Income Tax Act 1967 (Act 53) is undisputed, however in order to comprehend the reasoning behind the Windfall Profit Levy, let’s look at it from a layperson’s perspective.

The Ministry of Finance (MoF) is responsible for administering the Windfall Profit Levy Act 1998 (Act 592) which went into effect on Jan 1, 1999. (MoF) Act 592 is designed to make provisions for the application of a tax on slack profits obtained from the manufacture of goods, as well as for items associated with and incidental to such activities.

The windfall profit levy is administered and enforced by the Royal Malaysian Customs Department, which is part of the MoF. The precise method of spending the funds is unknown.

Acts 582 and 592 are both federal statutes. The phrase “windfall profit” is not regulated by law.

Unfortunately, maintaining agricultural roads in the estate is a crucial cost component that is sometimes disregarded and calls for our immediate attention in order to carry the fresh fruit bunches (FFBs) to the oil palm mills securely and on time.

However, to do that, we need additional cash. Cash flow issues made it difficult for the majority of privately owned estates with bank loans to replace their taller and mature palm trees.

Pressure on estates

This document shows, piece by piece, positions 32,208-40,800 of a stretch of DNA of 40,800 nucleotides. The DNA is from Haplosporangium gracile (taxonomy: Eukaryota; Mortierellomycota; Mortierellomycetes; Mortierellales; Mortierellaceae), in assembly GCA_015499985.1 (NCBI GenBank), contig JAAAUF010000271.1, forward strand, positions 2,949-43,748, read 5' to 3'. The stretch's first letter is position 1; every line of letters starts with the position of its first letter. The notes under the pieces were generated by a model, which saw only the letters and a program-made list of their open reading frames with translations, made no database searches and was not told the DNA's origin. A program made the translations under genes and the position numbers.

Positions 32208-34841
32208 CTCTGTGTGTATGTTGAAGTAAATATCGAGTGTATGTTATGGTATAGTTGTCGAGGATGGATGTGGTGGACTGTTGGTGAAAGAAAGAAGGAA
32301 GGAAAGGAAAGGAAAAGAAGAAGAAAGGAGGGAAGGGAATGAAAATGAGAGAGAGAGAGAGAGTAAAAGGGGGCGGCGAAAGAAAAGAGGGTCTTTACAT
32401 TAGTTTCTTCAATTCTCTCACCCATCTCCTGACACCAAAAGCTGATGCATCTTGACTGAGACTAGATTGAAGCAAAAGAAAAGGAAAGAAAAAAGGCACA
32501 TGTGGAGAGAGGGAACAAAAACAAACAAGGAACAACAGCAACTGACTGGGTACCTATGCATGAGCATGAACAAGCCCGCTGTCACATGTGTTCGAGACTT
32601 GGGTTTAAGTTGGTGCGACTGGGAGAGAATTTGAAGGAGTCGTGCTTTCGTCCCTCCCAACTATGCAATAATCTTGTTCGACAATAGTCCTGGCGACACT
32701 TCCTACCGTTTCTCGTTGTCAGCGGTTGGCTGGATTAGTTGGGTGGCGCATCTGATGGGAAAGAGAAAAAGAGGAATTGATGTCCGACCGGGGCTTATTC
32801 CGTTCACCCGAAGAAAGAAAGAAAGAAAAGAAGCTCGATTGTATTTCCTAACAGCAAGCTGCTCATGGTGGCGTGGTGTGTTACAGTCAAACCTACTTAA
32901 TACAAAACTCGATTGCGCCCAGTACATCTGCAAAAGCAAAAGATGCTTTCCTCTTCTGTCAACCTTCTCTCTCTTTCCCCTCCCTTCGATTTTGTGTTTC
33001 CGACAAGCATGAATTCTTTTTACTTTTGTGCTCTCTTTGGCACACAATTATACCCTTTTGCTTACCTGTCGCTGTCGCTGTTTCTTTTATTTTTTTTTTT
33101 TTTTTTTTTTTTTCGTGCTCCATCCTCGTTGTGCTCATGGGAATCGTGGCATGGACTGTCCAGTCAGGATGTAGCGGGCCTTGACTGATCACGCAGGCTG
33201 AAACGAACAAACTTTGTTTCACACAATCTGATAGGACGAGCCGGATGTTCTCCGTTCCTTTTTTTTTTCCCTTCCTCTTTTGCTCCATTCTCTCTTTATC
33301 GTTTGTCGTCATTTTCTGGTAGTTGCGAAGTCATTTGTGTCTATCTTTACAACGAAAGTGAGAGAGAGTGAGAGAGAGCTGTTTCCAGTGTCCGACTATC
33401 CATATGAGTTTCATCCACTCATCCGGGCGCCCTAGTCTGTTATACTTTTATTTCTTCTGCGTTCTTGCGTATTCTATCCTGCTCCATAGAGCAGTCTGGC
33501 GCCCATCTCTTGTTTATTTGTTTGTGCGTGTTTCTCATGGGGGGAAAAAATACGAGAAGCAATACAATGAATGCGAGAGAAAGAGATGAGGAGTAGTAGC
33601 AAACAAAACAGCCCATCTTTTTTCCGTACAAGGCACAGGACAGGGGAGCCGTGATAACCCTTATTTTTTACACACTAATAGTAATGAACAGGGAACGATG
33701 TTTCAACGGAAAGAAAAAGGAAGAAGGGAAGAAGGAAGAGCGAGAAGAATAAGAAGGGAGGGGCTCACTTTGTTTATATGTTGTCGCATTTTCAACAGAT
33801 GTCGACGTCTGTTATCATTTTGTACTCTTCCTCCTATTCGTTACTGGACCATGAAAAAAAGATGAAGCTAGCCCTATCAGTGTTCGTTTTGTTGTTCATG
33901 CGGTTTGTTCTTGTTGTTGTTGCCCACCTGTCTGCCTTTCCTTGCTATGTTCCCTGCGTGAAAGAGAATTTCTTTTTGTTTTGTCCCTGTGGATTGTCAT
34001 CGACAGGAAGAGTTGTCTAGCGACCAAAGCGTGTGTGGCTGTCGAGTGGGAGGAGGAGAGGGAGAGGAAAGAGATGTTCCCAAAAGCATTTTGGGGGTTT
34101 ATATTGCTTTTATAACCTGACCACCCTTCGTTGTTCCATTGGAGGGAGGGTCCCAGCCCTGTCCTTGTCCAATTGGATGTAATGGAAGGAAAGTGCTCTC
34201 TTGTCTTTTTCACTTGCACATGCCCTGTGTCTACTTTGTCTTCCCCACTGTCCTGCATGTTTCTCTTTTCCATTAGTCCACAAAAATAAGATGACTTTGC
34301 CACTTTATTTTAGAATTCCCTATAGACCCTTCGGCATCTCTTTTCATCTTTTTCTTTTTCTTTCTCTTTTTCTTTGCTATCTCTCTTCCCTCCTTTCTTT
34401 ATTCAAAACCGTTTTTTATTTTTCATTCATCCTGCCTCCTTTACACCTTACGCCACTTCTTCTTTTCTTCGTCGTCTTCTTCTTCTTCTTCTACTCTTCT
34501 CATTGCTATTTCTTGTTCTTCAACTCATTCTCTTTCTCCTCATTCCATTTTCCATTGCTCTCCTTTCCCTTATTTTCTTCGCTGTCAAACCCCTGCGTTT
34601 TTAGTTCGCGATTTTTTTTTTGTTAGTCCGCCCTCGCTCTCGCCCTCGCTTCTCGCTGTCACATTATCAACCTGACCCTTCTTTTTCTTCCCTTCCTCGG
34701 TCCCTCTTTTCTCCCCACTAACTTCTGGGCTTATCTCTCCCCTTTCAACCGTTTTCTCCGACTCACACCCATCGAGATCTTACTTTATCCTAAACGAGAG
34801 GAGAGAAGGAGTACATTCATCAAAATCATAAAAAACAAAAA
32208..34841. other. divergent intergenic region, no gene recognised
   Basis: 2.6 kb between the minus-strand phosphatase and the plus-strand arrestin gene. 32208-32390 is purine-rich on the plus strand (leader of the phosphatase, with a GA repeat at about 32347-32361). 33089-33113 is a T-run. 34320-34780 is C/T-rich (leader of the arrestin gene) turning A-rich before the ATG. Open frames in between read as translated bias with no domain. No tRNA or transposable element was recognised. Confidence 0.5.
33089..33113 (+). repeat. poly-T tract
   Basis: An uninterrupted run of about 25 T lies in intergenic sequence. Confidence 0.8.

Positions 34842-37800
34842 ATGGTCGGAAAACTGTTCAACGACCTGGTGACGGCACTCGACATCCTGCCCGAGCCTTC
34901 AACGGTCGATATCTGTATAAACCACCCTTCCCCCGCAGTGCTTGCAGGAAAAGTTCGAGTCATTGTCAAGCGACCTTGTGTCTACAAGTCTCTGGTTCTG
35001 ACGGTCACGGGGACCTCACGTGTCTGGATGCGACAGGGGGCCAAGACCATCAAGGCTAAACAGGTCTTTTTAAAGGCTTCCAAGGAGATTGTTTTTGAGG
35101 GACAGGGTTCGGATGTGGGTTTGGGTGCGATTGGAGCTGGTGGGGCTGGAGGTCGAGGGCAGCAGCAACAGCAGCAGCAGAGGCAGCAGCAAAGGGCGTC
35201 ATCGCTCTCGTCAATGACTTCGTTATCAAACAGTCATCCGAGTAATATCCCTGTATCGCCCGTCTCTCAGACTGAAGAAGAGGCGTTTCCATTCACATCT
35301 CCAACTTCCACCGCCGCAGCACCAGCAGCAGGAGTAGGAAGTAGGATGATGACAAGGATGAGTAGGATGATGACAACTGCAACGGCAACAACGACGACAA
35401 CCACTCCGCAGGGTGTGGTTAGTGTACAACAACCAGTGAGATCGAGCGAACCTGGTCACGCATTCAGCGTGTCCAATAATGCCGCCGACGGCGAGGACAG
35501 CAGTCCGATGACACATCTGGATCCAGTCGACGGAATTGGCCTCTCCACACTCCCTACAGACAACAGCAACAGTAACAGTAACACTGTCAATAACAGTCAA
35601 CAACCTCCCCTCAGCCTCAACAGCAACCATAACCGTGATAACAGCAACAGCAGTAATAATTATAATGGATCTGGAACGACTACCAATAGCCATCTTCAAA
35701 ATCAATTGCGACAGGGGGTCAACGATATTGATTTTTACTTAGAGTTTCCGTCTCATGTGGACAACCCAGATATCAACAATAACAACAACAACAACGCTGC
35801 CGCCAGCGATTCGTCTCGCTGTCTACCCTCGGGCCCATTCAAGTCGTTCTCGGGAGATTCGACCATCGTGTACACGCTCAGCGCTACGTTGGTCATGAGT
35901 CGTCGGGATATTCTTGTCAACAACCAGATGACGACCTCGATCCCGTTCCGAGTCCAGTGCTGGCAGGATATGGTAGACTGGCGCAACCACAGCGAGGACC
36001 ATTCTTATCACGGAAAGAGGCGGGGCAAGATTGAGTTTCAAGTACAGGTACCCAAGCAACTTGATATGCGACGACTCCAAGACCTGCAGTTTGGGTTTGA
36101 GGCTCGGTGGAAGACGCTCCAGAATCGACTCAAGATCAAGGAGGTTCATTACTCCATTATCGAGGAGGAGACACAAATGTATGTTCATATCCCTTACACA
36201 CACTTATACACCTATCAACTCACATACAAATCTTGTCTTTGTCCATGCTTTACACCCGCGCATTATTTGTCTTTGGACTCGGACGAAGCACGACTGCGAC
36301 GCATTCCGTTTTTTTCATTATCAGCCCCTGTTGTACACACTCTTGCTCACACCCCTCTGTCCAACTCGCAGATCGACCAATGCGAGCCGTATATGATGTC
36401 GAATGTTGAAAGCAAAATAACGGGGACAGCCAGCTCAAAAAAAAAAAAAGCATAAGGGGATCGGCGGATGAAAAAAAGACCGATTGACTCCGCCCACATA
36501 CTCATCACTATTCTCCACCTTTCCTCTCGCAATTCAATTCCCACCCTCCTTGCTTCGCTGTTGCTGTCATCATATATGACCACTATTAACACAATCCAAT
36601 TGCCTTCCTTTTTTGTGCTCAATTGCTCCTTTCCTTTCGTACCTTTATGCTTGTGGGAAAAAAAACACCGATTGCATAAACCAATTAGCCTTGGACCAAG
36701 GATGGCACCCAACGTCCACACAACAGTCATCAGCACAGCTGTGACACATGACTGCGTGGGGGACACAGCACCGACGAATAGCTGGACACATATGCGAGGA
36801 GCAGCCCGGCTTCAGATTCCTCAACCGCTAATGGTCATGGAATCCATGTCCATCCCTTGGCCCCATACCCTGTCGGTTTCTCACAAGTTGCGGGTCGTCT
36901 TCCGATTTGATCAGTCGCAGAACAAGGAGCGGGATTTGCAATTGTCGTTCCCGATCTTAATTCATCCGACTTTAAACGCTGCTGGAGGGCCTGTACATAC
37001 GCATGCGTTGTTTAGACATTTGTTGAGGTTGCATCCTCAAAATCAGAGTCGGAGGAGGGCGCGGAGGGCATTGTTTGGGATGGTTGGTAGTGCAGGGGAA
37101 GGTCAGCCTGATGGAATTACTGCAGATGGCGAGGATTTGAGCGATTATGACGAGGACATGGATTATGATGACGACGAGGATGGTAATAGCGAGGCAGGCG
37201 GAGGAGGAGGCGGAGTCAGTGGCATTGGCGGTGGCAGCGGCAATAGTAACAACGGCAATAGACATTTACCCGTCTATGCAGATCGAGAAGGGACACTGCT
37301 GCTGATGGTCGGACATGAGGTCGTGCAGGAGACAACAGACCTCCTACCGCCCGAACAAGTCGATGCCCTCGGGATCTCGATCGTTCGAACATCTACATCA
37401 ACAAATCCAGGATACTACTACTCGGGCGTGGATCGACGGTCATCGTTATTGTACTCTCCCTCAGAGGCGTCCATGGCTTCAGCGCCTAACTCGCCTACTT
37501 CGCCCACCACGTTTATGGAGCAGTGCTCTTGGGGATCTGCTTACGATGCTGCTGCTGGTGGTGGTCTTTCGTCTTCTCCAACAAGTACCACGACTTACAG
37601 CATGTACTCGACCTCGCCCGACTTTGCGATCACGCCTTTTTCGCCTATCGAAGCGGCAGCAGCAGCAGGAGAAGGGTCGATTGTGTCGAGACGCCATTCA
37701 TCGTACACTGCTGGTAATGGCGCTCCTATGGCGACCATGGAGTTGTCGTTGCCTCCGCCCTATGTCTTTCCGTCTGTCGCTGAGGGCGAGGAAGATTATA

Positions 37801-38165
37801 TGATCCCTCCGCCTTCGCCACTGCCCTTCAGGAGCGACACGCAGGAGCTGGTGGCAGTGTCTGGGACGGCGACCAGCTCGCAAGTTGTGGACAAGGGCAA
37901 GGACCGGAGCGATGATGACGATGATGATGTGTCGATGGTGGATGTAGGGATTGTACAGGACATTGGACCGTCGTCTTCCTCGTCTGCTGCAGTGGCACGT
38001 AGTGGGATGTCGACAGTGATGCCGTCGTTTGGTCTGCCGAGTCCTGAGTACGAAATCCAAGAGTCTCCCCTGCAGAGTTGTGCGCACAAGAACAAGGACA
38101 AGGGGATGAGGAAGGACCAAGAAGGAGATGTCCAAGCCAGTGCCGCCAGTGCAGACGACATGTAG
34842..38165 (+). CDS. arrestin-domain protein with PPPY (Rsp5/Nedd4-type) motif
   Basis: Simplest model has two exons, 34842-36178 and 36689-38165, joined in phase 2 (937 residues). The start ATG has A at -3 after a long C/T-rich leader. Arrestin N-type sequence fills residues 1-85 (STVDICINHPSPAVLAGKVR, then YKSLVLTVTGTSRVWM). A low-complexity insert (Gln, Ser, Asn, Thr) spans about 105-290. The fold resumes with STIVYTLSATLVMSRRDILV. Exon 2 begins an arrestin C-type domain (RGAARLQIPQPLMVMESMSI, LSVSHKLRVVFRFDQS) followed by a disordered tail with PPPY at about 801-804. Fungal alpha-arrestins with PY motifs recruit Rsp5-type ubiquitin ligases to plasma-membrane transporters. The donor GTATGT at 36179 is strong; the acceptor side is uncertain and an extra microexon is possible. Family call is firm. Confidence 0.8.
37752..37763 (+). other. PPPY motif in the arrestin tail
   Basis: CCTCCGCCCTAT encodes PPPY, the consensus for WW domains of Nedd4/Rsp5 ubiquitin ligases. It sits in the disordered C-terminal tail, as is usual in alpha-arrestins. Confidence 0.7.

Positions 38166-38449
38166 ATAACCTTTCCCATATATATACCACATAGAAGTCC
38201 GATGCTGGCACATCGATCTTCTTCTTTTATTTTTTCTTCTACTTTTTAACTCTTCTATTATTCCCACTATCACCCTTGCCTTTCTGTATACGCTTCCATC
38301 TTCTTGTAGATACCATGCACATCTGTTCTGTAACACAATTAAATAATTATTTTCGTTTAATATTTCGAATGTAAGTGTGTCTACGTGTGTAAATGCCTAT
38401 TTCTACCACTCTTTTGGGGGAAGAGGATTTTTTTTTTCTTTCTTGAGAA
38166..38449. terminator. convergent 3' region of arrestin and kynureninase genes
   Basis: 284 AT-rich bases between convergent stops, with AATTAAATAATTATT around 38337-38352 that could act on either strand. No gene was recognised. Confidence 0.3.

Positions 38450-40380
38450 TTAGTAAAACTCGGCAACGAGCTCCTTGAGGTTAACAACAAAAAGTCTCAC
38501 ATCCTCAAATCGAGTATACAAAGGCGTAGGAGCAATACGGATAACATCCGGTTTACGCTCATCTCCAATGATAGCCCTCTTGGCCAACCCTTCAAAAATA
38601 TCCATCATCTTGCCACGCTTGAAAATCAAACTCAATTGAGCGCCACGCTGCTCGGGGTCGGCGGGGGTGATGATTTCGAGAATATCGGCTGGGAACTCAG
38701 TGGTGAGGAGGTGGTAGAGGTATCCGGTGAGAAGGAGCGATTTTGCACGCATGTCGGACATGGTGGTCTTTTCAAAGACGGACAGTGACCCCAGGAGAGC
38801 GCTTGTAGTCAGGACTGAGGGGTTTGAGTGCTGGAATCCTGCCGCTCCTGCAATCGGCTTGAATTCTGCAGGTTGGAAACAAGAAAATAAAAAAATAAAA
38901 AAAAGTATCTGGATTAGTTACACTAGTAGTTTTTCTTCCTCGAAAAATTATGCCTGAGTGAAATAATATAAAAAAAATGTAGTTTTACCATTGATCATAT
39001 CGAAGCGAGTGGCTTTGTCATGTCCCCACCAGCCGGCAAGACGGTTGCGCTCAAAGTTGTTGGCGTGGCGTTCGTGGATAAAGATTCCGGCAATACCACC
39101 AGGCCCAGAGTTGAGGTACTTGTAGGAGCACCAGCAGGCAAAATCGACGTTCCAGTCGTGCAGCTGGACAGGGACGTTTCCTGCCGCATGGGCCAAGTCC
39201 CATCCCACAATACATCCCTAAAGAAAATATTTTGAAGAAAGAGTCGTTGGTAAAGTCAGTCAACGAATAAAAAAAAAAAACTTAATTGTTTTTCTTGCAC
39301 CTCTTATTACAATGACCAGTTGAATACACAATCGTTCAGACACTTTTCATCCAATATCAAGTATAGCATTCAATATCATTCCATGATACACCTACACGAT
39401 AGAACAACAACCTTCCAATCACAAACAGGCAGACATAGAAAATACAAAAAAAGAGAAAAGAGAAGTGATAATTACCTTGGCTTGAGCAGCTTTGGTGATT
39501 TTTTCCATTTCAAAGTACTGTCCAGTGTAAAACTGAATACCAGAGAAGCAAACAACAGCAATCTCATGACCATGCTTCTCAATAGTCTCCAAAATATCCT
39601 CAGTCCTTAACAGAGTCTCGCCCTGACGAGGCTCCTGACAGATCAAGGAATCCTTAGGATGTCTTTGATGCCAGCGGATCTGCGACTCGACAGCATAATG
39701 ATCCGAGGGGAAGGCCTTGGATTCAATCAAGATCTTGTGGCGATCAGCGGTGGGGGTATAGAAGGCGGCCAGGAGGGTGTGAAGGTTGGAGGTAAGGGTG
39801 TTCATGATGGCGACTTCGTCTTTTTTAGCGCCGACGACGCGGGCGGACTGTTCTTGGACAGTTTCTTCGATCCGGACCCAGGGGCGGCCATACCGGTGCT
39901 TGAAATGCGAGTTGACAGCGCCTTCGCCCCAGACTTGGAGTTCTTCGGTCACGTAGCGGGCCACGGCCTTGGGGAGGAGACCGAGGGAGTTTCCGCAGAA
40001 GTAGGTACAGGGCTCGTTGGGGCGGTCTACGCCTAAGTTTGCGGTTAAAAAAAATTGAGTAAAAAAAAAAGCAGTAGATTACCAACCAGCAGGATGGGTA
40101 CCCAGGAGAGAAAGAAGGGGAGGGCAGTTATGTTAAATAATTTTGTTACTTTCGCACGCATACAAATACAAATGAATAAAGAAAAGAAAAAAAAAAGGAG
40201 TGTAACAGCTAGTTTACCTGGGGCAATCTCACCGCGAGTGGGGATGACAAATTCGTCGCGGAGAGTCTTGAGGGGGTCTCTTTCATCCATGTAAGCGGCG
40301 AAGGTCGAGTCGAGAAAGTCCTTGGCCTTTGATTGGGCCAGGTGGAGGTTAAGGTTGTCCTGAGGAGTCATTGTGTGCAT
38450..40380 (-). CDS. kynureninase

The Employees’ Minimum Standards of Housing, Accommodations, and Amenities Act of 1990 is also putting pressure on many estates to upgrade employee housing and amenities. Even though we don’t get any assistance from the government to give our employees access to facilities like basic housing, power and water, some local councils, nevertheless, charge assessment fees.

We have not yet fully recovered from the destruction caused by Covid-19 , as is well known to humanity.

Additionally, Sabah’s sales tax enactment 1998 and the laws of Sarawak sales tax ordinance, 1998 both possessed the authority to impose sales taxes on specified items.

Sabah and Sarawak are obligated by the Federal Constitution to impose state sales taxes for their respective budgets.

The actual amount of money collected, likely to be in the billions of ringgit, is unknown, and there has been no reinvestment in the estates.

Some isolated estates lack both medical facilities and Internet connectivity. The quality of our produce has consistently been affected by the dangerous road conditions, particularly in Sabah and Sarawak.

FFBs are largely used for extraction, which accounts for the majority of the real cost of production for products like crude palm oil, palm kernel oil, and other derivatives.

Significant expenses

In accordance with the Financial Reporting Act of 1997, the Malaysian Accounting Standards Board should regulate what constitutes costs, earnings, and windfall profits. The significant expense of purchasing land for agriculture should not be underestimated.